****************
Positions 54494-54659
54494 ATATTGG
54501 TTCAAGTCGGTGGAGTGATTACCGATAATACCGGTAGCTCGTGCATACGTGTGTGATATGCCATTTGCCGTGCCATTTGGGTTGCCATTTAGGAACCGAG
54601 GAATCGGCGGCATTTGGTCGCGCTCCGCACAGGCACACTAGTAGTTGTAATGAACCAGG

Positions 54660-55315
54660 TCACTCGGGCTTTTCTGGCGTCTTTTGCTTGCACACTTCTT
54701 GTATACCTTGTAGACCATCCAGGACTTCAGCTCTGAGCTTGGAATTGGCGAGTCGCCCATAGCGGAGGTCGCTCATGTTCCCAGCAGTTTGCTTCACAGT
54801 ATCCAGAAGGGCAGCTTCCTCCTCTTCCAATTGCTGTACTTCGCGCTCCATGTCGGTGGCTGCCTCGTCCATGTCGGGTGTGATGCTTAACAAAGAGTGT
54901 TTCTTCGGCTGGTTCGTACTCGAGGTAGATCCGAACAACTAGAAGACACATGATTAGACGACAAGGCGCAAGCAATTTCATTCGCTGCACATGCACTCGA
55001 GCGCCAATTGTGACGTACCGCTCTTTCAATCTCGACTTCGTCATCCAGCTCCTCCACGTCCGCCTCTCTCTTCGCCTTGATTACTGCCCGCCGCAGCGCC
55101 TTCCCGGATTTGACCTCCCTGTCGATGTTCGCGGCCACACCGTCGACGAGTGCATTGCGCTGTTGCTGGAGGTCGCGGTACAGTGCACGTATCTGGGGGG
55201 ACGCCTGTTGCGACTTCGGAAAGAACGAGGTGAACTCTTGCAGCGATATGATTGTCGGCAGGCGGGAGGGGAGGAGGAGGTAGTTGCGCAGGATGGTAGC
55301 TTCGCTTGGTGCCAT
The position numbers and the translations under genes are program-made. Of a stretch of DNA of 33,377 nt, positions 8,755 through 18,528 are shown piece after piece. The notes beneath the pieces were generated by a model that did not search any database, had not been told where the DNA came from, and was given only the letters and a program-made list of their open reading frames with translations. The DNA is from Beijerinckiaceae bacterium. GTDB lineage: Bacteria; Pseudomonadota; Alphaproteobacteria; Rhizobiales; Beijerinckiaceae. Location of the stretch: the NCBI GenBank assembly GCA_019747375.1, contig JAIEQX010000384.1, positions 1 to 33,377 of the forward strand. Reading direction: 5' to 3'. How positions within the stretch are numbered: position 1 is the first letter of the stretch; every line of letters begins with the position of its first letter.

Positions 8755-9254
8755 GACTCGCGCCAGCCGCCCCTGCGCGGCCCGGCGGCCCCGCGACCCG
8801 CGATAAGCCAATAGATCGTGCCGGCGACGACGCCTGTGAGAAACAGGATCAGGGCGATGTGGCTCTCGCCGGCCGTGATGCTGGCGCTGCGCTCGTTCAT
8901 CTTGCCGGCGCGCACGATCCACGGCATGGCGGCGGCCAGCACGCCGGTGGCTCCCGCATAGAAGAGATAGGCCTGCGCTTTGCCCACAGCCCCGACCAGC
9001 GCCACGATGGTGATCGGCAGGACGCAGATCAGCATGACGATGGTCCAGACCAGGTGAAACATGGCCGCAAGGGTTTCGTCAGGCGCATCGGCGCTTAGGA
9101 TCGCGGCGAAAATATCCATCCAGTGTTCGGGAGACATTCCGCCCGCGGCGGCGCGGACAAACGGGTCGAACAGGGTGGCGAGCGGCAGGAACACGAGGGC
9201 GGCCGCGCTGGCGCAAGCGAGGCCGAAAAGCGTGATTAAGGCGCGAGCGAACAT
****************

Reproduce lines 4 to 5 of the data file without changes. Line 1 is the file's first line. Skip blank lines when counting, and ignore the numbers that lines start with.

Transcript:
54601 GAATCGGCGGCATTTGGTCGCGCTCCGCACAGGCACACTAGTAGTTGTAATGAACCAGG

Positions 54660-55315